It is also ironic that a recent announcement of record automotive sales from Ford, Chrysler and General Motors pointed at the purchasing Province…ALBERTA. (Sask. a close second)
    All these vehicles were made in Ontario by skilled Ontario workers. We are happy with that as all of us are Canadians. Some writers dont ascribe to that sentiment
    Perhaps a little more positivity will help from these “energy experts”
    Meantime thousands of easterners are welcome to come to Alberta for jobs.
    We welcome everybody y’all with or without a Stetson.
    Join the Calgary party, Edmonton next.

    • More Alberta mythology. [Rolls eyes.]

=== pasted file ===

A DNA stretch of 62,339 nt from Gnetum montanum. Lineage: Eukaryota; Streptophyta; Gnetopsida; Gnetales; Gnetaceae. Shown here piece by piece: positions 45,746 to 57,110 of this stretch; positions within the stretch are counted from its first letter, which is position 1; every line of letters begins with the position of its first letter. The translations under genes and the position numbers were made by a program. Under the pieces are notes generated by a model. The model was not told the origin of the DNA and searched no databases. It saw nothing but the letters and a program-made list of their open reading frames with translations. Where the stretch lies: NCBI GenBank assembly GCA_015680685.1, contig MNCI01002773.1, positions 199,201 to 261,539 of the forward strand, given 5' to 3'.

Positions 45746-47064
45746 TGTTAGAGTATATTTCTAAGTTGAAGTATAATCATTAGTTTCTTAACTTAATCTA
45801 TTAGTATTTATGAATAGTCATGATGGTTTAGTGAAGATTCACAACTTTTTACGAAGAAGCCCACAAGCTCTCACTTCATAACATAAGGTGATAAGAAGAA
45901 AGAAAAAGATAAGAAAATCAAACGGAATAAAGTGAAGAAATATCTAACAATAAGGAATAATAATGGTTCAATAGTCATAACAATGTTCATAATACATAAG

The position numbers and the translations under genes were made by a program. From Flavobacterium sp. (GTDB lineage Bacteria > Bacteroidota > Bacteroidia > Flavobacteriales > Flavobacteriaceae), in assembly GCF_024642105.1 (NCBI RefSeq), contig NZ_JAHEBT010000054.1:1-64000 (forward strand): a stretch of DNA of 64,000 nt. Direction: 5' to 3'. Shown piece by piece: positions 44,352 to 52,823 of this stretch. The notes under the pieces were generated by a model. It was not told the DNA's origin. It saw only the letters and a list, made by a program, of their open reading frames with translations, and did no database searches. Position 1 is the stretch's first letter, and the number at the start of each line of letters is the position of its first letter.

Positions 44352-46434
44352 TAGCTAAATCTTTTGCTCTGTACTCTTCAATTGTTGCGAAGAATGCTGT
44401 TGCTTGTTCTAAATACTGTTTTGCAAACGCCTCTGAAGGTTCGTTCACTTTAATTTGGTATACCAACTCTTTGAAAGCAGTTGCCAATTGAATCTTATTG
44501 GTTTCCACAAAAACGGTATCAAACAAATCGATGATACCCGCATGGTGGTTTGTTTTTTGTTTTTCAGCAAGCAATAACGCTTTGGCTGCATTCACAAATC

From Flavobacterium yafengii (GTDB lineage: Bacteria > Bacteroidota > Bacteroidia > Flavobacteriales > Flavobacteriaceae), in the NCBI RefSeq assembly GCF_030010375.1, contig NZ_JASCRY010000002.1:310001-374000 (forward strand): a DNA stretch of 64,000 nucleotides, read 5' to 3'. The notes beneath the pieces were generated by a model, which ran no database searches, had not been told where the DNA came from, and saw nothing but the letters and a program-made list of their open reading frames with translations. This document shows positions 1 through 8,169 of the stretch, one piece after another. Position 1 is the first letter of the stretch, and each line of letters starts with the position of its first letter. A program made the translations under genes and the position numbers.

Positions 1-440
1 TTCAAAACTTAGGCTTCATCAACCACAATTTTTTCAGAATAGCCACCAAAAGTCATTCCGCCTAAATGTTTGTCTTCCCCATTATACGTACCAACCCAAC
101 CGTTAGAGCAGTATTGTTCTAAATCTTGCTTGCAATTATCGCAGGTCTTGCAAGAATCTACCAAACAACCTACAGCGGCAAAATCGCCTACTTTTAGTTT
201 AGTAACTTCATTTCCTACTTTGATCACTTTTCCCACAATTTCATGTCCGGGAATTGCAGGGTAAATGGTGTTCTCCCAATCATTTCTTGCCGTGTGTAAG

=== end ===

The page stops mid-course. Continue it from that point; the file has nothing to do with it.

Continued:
This is why you guys don’t have either customers or friends.

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      • The customers we want are the ones paying a fair price for our labours and products.

        Think, if we ditched Ottawa we could import cars for 50% less and not be forced to buy over priced Ontario vehicles, no 284% tariffs of governemtn bloat on Mozzarella cheese….less taxes on shoes, cloths and a lot of hidden stuff too.

        Fact is Ottawa is costing us too much and now wants to limit where we ship product as to suppress prices at our expense.

        • You don’t get to pick your customers….sorry.

          And you have totally screwed up tax information….for example food is higher priced here than elsewhere because of marketing boards.

    • The only thing negative about the post was obvious – don’t promise discounted oil at a tidewater market.

    • Best answer is for the Republic of Western Canada to be born and ditch Ottawa, Ontario, Quebec and the east.